6 Things I Learned as the Steve’s Word Intern

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nate_green.jpgHello everyone, I'm so glad to be here. Actually, I've been here for a while but not in the full capacity that I am now. You see, I used to be the intern over here at Steve's Word but I was recently promoted. It was a tough road, but I made it through. Congrats to me.

As my mentors around here tell me constantly (when they reject my columns): "write what you know." So, as my first official assignment as a full-fledged member of the staff (my Week in Review didn't count since it prompted my promotion), I'm gonna do just that, and present to you the six very most important things I learned in my time as the Steve's Word intern. Hopefully this will also serve as a classified for finding a new intern, 'cause I'm supposed to be doing that too.

1) Logging clips is annoying.

index_screenshot.jpgThe absolute first thing that I was taught to do was log clips in Final Cut Pro. This task is meted out to someone who had never laid hands on editing software before for really good reason: it sucks to do. It's really annoying, the drive never responds fast enough, and if you screw up you get the wrath of the director or the editor or both. Usually both. It's a tough but important job and you have to make sure that you don't leave anything out. Because, no matter what the project is, if there's a couple minutes of horsing around and you decide not to capture it, at some point someone will say, "weren't we rolling on all the hilarious stuff?" and you will feel smaller than the piece of lint I pull out of my belly-button every night.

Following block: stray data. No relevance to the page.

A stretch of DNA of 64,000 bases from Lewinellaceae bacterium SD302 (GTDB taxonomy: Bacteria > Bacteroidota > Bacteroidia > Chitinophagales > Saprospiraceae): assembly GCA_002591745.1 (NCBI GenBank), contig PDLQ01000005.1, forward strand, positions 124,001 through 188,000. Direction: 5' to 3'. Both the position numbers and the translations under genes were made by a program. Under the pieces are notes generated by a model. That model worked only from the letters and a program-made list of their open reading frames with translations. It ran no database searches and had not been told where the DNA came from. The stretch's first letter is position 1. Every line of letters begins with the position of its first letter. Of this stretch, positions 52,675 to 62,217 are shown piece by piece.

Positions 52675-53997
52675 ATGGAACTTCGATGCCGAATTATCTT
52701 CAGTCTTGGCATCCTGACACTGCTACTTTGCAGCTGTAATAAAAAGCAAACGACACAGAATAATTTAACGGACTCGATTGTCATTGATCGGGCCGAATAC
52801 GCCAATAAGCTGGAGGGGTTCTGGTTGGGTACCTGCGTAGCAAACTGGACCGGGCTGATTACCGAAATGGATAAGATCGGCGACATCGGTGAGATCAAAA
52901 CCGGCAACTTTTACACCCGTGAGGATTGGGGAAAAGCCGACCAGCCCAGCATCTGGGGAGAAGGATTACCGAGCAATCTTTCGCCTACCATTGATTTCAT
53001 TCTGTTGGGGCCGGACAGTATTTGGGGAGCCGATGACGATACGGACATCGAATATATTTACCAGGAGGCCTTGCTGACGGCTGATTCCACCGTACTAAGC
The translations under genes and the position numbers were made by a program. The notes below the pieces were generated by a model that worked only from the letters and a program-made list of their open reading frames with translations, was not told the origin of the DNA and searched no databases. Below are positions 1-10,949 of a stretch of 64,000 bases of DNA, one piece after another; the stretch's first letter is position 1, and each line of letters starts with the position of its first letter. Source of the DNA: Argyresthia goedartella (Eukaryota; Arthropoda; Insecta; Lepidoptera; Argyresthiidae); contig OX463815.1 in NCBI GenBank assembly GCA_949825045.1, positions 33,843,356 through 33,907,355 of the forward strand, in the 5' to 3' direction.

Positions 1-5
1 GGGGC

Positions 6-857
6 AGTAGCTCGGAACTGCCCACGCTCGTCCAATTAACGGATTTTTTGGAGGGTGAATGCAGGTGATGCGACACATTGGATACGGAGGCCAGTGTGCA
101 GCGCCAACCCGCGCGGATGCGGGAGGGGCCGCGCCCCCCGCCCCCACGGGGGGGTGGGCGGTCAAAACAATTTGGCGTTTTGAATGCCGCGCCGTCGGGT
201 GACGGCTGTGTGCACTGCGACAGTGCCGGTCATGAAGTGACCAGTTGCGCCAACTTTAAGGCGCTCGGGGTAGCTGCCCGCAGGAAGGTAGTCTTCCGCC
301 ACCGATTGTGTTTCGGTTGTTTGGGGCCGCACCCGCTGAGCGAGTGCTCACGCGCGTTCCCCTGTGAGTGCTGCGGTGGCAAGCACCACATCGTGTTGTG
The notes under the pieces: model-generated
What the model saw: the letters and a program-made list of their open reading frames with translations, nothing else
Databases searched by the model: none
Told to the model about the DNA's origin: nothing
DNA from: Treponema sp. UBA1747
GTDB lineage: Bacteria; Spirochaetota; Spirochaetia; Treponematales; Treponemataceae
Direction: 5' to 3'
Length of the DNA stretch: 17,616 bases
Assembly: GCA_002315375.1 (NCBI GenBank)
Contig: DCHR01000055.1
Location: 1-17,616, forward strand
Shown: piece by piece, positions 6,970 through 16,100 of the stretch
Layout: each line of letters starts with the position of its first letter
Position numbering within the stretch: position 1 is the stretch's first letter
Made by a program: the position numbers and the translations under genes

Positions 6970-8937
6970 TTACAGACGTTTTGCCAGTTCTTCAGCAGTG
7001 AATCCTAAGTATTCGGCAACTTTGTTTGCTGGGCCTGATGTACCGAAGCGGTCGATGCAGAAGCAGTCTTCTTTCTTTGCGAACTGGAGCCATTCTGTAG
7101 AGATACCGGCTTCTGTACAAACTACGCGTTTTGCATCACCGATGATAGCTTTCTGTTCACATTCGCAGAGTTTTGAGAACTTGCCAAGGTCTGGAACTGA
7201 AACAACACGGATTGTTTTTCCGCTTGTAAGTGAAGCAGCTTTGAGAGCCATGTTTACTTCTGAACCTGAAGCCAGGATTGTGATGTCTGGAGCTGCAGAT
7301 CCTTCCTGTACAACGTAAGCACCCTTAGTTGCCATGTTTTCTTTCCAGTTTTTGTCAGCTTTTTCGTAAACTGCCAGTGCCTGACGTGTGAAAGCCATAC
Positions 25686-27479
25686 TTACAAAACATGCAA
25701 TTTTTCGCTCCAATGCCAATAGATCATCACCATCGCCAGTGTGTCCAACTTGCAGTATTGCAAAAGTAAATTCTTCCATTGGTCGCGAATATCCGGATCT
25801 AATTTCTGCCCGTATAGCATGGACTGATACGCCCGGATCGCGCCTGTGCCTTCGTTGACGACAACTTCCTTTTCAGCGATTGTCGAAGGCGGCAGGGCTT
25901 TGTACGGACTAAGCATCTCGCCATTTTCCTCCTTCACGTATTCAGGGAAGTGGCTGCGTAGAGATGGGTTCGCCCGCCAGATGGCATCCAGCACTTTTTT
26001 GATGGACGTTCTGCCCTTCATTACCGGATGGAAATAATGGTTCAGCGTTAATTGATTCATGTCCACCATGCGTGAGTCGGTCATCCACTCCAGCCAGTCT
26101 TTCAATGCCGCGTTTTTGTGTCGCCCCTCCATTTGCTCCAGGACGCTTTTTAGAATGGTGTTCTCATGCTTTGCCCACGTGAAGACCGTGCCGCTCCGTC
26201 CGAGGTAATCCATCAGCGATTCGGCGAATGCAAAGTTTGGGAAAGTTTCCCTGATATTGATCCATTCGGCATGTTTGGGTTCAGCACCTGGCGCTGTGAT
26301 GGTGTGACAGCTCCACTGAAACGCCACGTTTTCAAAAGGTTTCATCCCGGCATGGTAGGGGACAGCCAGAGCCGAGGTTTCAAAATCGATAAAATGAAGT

2) Play to the room.

Knowing one's audience is essential if you want your jokes to go over well. This is Rule 1 for any stand up comedian, but it is also extremely important for every person with their eye on the corner office, even if that's the corner of your living room. If you make the higher-ups feel bad then they wont like you and then they wont want to hire you; this is something I learned after I was talked to about my "attitude problem" and then righted the ship. And now look at me. Ok, so, here's the deal: Tim is always right, except when he's not. Matt gets very upset, a lot. Jeff is pretty much crazy but the best drinking buddy in town. Ryan's a genius when he actually gets some work done. New guy Mike shaves like every two hours. You're gonna need to know these things later on. Trust me.

3) Hot dogs are essential.

hotdog.jpgYou might think that I would have already known this, having been born with franks and beans, but I never truly understood how great hot dogs were until I started at Steve's Word. The truth is, it didn't even bother me at all to make batch after batch. These guys have hot dogs for lunch everyday! I've never seen people so crazed for hot dogs. One time, when someone was really needing a fix, I even went on a street meat run. The moment I ran back into the office with those hot dogs in hand was thrilling for me, I'd never felt so important in my life.

4) Don't ask about Dave.